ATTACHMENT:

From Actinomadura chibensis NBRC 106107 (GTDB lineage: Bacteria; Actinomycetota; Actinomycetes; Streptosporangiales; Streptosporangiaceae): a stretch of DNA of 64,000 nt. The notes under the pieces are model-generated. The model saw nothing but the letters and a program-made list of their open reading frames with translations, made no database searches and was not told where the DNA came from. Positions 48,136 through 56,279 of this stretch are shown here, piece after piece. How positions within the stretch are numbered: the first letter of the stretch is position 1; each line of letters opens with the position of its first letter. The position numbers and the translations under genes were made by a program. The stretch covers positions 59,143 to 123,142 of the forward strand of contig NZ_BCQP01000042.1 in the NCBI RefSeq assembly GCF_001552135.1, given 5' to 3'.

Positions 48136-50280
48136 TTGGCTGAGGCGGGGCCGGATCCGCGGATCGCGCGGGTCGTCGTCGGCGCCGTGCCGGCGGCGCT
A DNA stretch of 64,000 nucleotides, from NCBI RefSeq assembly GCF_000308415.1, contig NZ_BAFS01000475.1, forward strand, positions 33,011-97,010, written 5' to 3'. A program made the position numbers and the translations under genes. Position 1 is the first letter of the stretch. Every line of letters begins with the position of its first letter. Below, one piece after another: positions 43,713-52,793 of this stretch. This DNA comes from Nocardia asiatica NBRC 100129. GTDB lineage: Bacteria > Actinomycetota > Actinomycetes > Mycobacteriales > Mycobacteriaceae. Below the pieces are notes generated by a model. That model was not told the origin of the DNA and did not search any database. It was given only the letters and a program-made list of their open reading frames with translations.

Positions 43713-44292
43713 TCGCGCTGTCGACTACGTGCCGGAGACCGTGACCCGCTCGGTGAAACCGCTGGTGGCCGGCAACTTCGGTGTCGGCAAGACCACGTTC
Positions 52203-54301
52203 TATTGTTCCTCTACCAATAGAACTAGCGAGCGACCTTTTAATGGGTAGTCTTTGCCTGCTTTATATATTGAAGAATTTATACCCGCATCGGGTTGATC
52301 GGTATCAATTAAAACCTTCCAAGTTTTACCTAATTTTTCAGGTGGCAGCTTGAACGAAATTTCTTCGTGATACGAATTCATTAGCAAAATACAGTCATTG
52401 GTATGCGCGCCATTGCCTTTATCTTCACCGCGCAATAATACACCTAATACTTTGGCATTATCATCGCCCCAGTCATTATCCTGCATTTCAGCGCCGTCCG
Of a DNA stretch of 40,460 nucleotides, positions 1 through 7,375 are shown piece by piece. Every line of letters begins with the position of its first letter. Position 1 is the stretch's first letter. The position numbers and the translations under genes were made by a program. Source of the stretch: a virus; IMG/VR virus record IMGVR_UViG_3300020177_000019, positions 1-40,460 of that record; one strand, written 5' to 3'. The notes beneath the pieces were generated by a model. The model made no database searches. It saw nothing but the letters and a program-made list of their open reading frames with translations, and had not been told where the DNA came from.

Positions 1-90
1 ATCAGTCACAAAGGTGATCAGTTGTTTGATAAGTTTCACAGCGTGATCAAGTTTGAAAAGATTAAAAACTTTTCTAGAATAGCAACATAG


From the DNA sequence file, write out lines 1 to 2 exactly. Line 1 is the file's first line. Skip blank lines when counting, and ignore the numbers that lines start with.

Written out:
From Actinomadura chibensis NBRC 106107 (GTDB lineage: Bacteria; Actinomycetota; Actinomycetes; Streptosporangiales; Streptosporangiaceae): a stretch of DNA of 64,000 nt. The notes under the pieces are model-generated. The model saw nothing but the letters and a program-made list of their open reading frames with translations, made no database searches and was not told where the DNA came from. Positions 48,136 through 56,279 of this stretch are shown here, piece after piece. How positions within the stretch are numbered: the first letter of the stretch is position 1; each line of letters opens with the position of its first letter. The position numbers and the translations under genes were made by a program. The stretch covers positions 59,143 to 123,142 of the forward strand of contig NZ_BCQP01000042.1 in the NCBI RefSeq assembly GCF_001552135.1, given 5' to 3'.

Positions 48136-50280